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Measuring our impact

June 16, 2020

Across our eight hotspots, the Freedom Fund is regularly monitoring and reporting on our progress towards tackling modern slavery. Our global metrics are available on our website and track progress on several levels, including the number of at-risk individuals reached, the scale of program activities and the resulting outcomes.

Behind the scenes, producing this data requires a huge amount of work. Notes are taken by field workers while they are out visiting vulnerable households and individuals, and records are made during community group meetings. Data then makes its way back to hub offices where it is subjected to multiple rounds of review. All of this information flow is summarised in the step-by-step diagram below, and ultimately enables us to monitor the impact being achieved through our program investment.



Yet for field workers, it can be a real challenge to balance the provision of timely, quality care to vulnerable individuals and marginalised groups with the submission of detailed data for management reporting. In the areas where we work, resources can be scarce and the workload heavy. Our monitoring system has been designed with this in mind – it aims to strike a balance between producing reliable data to track the impact of each organisation’s work, and not being overly burdensome so as to avoid taking away from the real work on the ground.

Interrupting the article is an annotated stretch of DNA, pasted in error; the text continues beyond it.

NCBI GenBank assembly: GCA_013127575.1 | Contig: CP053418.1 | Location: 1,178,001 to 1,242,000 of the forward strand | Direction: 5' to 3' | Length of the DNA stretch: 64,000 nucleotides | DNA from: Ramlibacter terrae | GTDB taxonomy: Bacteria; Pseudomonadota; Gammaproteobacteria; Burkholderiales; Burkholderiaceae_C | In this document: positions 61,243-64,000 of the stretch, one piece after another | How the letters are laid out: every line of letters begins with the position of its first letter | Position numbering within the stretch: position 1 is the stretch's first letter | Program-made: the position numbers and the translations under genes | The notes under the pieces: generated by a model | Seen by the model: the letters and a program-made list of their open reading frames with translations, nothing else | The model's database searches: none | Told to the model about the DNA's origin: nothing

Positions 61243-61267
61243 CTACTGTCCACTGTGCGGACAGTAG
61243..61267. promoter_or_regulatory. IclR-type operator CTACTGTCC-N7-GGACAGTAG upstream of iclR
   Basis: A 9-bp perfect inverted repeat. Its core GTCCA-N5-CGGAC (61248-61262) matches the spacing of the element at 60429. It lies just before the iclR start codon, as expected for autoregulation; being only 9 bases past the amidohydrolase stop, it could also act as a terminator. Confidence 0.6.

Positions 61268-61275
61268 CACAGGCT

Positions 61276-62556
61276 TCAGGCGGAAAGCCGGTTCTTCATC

We have now completed our first round of independent reviews of the field-level data that feeds into our impact reporting. The review returned positive results, and variances in the data produced were generally low. We were especially impressed by the way our monitoring system has been adopted by partners, and how they’ve developed their own supporting processes that enable them to provide data whilst not compromising the work on the ground. While some areas for improvement have been flagged and will be built into future work plans, the review has shown that the production of standardised, quality data collection among frontline anti-slavery organisations is possible.

Written by
Orla Jackson